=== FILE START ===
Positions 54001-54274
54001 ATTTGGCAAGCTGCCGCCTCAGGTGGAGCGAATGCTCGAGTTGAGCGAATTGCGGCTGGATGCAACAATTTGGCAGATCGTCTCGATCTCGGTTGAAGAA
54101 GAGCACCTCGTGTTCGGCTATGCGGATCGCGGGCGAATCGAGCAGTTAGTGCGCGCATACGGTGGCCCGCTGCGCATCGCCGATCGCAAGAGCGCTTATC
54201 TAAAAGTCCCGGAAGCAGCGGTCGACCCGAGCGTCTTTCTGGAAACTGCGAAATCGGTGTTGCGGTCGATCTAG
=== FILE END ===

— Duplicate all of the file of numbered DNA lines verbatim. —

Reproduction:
Positions 54001-54274
54001 ATTTGGCAAGCTGCCGCCTCAGGTGGAGCGAATGCTCGAGTTGAGCGAATTGCGGCTGGATGCAACAATTTGGCAGATCGTCTCGATCTCGGTTGAAGAA
54101 GAGCACCTCGTGTTCGGCTATGCGGATCGCGGGCGAATCGAGCAGTTAGTGCGCGCATACGGTGGCCCGCTGCGCATCGCCGATCGCAAGAGCGCTTATC
54201 TAAAAGTCCCGGAAGCAGCGGTCGACCCGAGCGTCTTTCTGGAAACTGCGAAATCGGTGTTGCGGTCGATCTAG